This past weekend, I did something that I have been dying to do for years: attend the World Domination Summit in Portland, Oregon. If world domination seems like an odd topic of interest, don’t worry—it has nothing to do with violence or negativity, and everything to do with hugs and high fives. Still confused? Let me attempt to explain.
WTF is WDS?
World Domination Summit (WDS) is an annual event held in Portland, Oregon. Beyond those basic facts, the rest of WDS is really REALLY hard to describe. Other bloggers and even TV reporters have tried and still stumbled for a conclusive definition, mostly because there really isn’t one. WDS is what you make it be. Now in its fifth iteration, WDS this year hosted 2,000 attendees from 34 countries around the world, and if you ask any of us how to define our WDS experience, I’ll bet the answers will run the gamut. In very simple words, WDS is a worldwide gathering of people who want to learn how to live a remarkable life in an unconventional world.
WDS is the creation of one of my personal heroes, Chris Guillebeau. A best-selling author and entrepreneur, Chris probably best known for three things: his achievement of visiting every country in the world, and his blog, and best-selling books including The $100 Startup and The Art of Non-Conformity. See why he’s my hero?
What do I have to do with World Domination?
I first discovered Chris Guillebeau in 2009 when I was on the verge of suicide. Sounds dramatic, I know, but I was jumping out of moving airplanes every day after work. That’s not something people do unless they’ve come to terms with the chance that that action could be their last. At age 22, I was a model Twenty-Something with a bachelor’s degree and corporate financial analyst job that had paid off all of my student loan debts months after graduation. I was “set for life” of sorts, and yet something was missing. Had I really worked my butt off for nearly 2 decades to be chained to a desk for 40+ hours a week? I filled my void of disillusion by taking up the riskiest hobby I could think of: skydiving. My dad, a former Navy fighter jet pilot, was not amused by newfound hobby and would always ask in his no-nonsense voice, “why jump out of a perfectly good airplane?” The answer was that I needed to feel something. I didn’t even know what, but at the time I was living each day solely for the 60 seconds of exhilaration and excitement I would feel during my daily skydiving lesson. About 3/4 of the way through my skydiving certification course, I had a near brush with death during a session that spooked me to the point of abandoning my quest for skydiving glory.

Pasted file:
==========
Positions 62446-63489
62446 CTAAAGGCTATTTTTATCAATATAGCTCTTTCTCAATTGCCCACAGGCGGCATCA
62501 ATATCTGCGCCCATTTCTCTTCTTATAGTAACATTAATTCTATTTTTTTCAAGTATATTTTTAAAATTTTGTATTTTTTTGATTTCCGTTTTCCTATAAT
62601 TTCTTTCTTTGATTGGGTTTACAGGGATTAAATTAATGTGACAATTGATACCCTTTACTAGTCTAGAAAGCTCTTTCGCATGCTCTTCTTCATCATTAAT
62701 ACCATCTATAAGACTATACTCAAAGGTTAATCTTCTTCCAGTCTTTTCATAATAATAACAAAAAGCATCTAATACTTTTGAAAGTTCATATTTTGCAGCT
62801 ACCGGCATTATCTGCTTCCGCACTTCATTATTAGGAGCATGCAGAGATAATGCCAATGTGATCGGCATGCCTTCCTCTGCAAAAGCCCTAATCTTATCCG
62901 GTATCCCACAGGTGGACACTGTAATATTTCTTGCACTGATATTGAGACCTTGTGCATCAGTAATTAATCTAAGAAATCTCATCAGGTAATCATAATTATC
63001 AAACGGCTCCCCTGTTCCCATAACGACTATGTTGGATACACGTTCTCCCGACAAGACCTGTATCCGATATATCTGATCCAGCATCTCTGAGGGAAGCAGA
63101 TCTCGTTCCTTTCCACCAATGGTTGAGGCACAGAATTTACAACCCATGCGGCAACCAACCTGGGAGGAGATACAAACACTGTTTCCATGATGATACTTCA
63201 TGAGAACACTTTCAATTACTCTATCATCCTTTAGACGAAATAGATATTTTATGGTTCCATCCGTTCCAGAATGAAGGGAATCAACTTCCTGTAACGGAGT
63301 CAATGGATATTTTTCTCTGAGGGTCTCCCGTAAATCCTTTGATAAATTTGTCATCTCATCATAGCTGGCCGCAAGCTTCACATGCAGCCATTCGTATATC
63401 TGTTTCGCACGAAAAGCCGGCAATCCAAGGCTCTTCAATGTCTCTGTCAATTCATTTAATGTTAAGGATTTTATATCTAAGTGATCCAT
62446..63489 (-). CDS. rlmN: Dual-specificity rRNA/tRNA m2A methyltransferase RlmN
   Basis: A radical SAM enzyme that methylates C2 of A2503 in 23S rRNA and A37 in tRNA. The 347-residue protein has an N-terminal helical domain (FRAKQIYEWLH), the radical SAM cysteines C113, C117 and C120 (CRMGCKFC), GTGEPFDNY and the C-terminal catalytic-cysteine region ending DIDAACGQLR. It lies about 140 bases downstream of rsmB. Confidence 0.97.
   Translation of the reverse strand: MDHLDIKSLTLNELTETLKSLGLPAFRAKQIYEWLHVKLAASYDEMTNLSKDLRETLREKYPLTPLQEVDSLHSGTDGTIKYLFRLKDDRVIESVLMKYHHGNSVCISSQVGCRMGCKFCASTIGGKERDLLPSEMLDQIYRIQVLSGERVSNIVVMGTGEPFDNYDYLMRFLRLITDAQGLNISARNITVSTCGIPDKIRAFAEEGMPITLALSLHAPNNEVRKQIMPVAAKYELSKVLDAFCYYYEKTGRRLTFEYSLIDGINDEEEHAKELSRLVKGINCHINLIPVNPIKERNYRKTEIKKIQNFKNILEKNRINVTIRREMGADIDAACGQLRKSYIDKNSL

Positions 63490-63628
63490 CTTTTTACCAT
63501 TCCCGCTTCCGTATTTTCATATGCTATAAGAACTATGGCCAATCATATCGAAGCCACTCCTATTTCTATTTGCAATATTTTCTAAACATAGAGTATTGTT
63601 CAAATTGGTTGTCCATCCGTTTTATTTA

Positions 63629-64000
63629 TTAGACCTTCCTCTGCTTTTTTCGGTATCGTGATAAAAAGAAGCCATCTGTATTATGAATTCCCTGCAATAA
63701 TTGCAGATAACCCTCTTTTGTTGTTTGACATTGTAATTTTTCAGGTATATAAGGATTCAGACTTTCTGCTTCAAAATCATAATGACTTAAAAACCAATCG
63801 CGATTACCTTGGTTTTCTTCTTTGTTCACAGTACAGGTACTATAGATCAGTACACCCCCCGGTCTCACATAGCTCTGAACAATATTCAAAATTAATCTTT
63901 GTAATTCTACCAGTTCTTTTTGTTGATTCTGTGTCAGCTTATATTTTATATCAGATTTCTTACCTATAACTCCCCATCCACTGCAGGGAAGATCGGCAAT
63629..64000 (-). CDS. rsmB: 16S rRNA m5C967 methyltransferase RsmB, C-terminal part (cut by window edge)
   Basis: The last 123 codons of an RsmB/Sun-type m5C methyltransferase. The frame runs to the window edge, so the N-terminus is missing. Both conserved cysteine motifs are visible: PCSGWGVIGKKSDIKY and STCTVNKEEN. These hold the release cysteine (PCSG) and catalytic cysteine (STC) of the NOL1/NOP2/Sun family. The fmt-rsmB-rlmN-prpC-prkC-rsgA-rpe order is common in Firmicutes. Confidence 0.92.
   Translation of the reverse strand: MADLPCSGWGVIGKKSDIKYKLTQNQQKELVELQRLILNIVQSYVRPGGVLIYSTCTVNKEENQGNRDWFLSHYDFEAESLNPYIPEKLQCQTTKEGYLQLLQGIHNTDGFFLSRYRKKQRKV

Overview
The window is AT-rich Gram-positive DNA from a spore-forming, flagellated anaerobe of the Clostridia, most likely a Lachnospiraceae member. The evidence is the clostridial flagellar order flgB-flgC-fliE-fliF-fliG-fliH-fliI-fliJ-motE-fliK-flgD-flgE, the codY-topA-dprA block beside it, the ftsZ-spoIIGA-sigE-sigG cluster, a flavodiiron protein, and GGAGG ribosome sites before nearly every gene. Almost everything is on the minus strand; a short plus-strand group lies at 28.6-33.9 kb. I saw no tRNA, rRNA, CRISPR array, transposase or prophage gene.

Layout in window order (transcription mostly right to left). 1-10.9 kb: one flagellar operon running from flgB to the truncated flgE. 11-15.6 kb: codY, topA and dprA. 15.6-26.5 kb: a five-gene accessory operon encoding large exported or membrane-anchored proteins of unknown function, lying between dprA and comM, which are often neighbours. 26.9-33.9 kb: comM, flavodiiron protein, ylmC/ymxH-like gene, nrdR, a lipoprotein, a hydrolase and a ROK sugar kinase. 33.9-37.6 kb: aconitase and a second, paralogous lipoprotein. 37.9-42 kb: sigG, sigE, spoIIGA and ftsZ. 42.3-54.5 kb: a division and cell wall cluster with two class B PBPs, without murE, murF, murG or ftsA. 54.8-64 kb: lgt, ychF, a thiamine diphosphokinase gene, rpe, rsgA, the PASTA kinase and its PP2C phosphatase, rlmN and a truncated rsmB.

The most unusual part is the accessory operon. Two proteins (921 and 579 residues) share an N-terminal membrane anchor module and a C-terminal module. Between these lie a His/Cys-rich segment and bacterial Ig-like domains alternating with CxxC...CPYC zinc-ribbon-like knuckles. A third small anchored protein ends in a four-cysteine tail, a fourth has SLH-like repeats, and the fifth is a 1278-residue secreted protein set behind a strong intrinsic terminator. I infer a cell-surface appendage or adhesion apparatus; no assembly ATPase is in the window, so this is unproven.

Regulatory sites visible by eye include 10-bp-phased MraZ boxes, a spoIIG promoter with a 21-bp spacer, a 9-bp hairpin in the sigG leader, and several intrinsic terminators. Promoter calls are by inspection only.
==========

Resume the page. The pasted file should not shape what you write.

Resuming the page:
It was around this time that I discovered Chris Guillebeau’s life-changing blog and book, The Art of Non-Conformity (AONC). After devouring AONC and poking around Chris’ affiliate blog list, I then discovered Sean Ogle and enrolled in his Location Rebel program. Several months later in December 2009, I quit my corporate job. I won’t lie, “world domination” and location rebellion didn’t come easy. In fact, it took two false starts (one in the form of making money by writing online dating ads) and several more full-time corporate jobs until I found the right mix of skills and experience before I finally became a full-fledged solopreneur in September 2012.
Solopreneur – An entrepreneur who works alone, “solo,” running their business single-handedly. They might have contractors for hire, yet have full responsibility for the running of their business.
Today, I make the bulk of my money as a freelance photographer and I even get paid to shoot concerts. I’ve done photo jobs for Google, Starbucks, and Nordstrom, and my photos have been published in major publications including Rolling Stone, Bon Appétit, People Magazine, and ESPN, to name a few. I operate a tourism business in Belize and am now evolving into a web designer and creative director, all while managing to travel 2-3 months out of the year. Most importantly, I’m not living paycheck to paycheck; my non-conformist approach to making money still allows me to have ample savings and retirement accounts. I’ve been living my dream jobs long before the age of 30, and none of this would have been fathomable had I not stumbled upon Chris Guillebeau’s blog 6 years ago.